I’ve been reviewing a lot of pickup trucks lately, which is great because it really lets me see how different manufacturers tackle some pretty basic requirements for a vehicle that ends up possessing both a work and play identity. Pickup trucks have this dual identity more than a typical SUV or sedan, even if “real” commercial trucks are a different category of vehicle (and almost always bare-bones with barely a radio, let alone a fancy nav screen and 16-speaker custom-tuned surround sound). The big players in the truck market in the USA market are Ford and RAM, two solid brands with category-leading smaller and full size trucks. According to Car & Driver, the best-selling trucks in the US for 2021 were the Ford F-Series, the RAM truck line, and the Chevy Silverado. Perhaps surprisingly, Toyota has an entrant on that top ten list too, the uber-popular Toyota Tacoma, categorized as a mid-size truck. The Tundra is the Tacoma’s big brother, with a towing capacity that’s two tons greater, a considerably bigger engine, 5-inches wider, 12-inches longer, and almost double the curb weight.
Did I mention that my 21yo son is also obsessed with the Toyota Tacoma TRD Pro and is planning on buying one later this summer? With that in mind, when Toyota offered to let me drive the 2022 Toyota Tundra 4×4 Limited Crewcab I naturally said “heck yeah!”. I’m really glad I did, because it’s a great truck, fully tricked out, a pleasure to drive and quite comfortable too. Here’s an exterior photo that highlights the eye-popping Supersonic Red color:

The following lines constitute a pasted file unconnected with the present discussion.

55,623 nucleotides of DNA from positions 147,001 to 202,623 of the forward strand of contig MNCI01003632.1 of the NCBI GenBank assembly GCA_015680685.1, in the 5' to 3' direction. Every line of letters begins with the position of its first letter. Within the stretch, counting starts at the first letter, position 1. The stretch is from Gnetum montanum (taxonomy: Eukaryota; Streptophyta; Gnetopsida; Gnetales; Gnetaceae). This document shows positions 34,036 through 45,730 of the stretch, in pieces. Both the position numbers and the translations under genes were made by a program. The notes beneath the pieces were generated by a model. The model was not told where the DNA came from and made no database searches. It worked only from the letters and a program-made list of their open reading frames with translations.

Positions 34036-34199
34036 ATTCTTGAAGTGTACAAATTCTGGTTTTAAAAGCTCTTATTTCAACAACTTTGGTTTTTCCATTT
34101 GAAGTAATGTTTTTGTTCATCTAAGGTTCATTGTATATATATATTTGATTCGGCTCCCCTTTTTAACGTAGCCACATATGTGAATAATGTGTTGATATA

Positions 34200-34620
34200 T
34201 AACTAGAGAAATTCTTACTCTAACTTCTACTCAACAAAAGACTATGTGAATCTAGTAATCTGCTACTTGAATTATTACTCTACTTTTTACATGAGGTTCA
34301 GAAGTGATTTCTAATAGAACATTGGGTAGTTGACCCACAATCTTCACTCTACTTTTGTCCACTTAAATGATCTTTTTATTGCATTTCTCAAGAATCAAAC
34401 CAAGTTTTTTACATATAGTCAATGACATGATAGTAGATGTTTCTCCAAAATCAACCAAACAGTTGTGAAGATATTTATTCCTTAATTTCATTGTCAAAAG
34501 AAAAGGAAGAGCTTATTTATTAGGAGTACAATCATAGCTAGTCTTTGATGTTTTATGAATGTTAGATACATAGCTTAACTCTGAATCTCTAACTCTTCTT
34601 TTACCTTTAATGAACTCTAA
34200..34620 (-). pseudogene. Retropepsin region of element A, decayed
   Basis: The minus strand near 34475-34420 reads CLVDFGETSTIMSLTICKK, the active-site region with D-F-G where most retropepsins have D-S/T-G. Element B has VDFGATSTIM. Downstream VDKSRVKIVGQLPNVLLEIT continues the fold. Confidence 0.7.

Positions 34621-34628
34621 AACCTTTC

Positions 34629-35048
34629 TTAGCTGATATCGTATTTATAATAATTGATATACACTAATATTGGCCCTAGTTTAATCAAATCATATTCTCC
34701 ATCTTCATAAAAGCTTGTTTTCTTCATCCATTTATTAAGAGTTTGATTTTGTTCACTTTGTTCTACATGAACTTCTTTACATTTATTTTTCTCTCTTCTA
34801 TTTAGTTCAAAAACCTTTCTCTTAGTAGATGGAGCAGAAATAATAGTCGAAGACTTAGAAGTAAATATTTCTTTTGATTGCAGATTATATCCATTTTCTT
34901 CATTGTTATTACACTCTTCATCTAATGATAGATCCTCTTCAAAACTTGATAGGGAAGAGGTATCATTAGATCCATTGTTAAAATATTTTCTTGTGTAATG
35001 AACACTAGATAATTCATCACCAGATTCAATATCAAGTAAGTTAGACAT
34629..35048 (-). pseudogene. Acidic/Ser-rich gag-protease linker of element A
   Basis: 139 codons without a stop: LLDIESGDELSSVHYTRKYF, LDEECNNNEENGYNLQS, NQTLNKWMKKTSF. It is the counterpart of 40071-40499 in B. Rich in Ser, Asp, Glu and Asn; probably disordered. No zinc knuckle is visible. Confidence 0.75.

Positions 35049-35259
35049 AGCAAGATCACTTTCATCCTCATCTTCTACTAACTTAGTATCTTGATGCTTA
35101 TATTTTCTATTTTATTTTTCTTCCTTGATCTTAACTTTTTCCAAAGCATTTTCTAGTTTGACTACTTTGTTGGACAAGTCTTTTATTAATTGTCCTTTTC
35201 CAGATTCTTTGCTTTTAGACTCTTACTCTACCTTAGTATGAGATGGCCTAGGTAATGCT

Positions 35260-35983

The trim packages on the Tundra are SR, SR5, then “TRD”, the acronym for Toyota Racing Division, though at this point I’m a bit skeptical that the team that works on Toyota racecars is also helping design full-size pickup trucks on the side too. Either way, this is top end Tundra configuration, the TRD Off-Road 4×4 Limited, which means just about every component is upgraded over the base SR model. As soon as you climb into the vehicle, it’s obvious that the interior benefits from Toyota’s experience with luxury vehicles too:
With the enormous 14-inch infotainment display screen, there were moments it felt more like I was in the Tesla pickup truck than in a Toyota; it’s big, and the wireless Apple CarPlay feature also utilizes the screen very well, making it a great experience. As you can see above, the maps are huge, basically like having a large iPad stuck to your dash.